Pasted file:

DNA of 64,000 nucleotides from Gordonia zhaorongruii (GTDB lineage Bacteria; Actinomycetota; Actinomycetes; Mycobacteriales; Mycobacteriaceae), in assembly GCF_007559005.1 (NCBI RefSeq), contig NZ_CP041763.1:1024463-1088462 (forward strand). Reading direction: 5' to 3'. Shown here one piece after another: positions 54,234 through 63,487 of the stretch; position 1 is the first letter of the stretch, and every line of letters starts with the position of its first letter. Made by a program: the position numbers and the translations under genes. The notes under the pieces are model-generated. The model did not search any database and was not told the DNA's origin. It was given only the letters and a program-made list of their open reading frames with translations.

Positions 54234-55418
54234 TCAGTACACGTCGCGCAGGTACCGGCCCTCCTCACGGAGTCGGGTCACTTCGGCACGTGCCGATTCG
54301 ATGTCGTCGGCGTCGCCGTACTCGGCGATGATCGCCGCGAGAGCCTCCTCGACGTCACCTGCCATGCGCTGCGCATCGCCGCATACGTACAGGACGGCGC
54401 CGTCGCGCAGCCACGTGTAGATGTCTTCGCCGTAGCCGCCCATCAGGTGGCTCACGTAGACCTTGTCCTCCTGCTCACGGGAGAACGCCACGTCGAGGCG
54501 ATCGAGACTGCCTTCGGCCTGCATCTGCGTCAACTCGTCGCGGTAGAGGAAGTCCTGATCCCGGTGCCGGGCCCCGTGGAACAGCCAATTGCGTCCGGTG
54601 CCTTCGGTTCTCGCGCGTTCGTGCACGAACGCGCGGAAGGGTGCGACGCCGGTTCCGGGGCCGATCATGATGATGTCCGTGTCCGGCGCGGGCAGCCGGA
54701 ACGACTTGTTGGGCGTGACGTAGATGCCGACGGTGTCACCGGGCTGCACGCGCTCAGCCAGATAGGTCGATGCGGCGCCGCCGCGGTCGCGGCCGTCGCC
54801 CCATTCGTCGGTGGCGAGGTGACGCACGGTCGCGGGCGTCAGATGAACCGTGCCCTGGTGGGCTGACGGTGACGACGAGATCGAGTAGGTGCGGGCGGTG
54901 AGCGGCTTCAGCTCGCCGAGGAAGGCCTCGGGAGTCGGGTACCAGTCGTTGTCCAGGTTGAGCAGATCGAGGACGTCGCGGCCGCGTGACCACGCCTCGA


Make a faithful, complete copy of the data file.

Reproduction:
DNA of 64,000 nucleotides from Gordonia zhaorongruii (GTDB lineage Bacteria; Actinomycetota; Actinomycetes; Mycobacteriales; Mycobacteriaceae), in assembly GCF_007559005.1 (NCBI RefSeq), contig NZ_CP041763.1:1024463-1088462 (forward strand). Reading direction: 5' to 3'. Shown here one piece after another: positions 54,234 through 63,487 of the stretch; position 1 is the first letter of the stretch, and every line of letters starts with the position of its first letter. Made by a program: the position numbers and the translations under genes. The notes under the pieces are model-generated. The model did not search any database and was not told the DNA's origin. It was given only the letters and a program-made list of their open reading frames with translations.

Positions 54234-55418
54234 TCAGTACACGTCGCGCAGGTACCGGCCCTCCTCACGGAGTCGGGTCACTTCGGCACGTGCCGATTCG
54301 ATGTCGTCGGCGTCGCCGTACTCGGCGATGATCGCCGCGAGAGCCTCCTCGACGTCACCTGCCATGCGCTGCGCATCGCCGCATACGTACAGGACGGCGC
54401 CGTCGCGCAGCCACGTGTAGATGTCTTCGCCGTAGCCGCCCATCAGGTGGCTCACGTAGACCTTGTCCTCCTGCTCACGGGAGAACGCCACGTCGAGGCG
54501 ATCGAGACTGCCTTCGGCCTGCATCTGCGTCAACTCGTCGCGGTAGAGGAAGTCCTGATCCCGGTGCCGGGCCCCGTGGAACAGCCAATTGCGTCCGGTG
54601 CCTTCGGTTCTCGCGCGTTCGTGCACGAACGCGCGGAAGGGTGCGACGCCGGTTCCGGGGCCGATCATGATGATGTCCGTGTCCGGCGCGGGCAGCCGGA
54701 ACGACTTGTTGGGCGTGACGTAGATGCCGACGGTGTCACCGGGCTGCACGCGCTCAGCCAGATAGGTCGATGCGGCGCCGCCGCGGTCGCGGCCGTCGCC
54801 CCATTCGTCGGTGGCGAGGTGACGCACGGTCGCGGGCGTCAGATGAACCGTGCCCTGGTGGGCTGACGGTGACGACGAGATCGAGTAGGTGCGGGCGGTG
54901 AGCGGCTTCAGCTCGCCGAGGAAGGCCTCGGGAGTCGGGTACCAGTCGTTGTCCAGGTTGAGCAGATCGAGGACGTCGCGGCCGCGTGACCACGCCTCGA